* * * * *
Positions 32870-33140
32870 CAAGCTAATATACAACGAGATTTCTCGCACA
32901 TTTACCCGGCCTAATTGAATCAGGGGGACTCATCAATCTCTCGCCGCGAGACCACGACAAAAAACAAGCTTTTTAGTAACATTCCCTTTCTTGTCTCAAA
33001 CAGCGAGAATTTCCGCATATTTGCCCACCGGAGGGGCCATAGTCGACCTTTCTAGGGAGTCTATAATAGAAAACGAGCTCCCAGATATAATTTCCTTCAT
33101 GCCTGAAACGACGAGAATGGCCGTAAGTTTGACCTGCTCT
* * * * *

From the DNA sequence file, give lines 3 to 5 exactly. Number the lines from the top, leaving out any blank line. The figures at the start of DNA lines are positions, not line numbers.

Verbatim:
32901 TTTACCCGGCCTAATTGAATCAGGGGGACTCATCAATCTCTCGCCGCGAGACCACGACAAAAAACAAGCTTTTTAGTAACATTCCCTTTCTTGTCTCAAA
33001 CAGCGAGAATTTCCGCATATTTGCCCACCGGAGGGGCCATAGTCGACCTTTCTAGGGAGTCTATAATAGAAAACGAGCTCCCAGATATAATTTCCTTCAT
33101 GCCTGAAACGACGAGAATGGCCGTAAGTTTGACCTGCTCT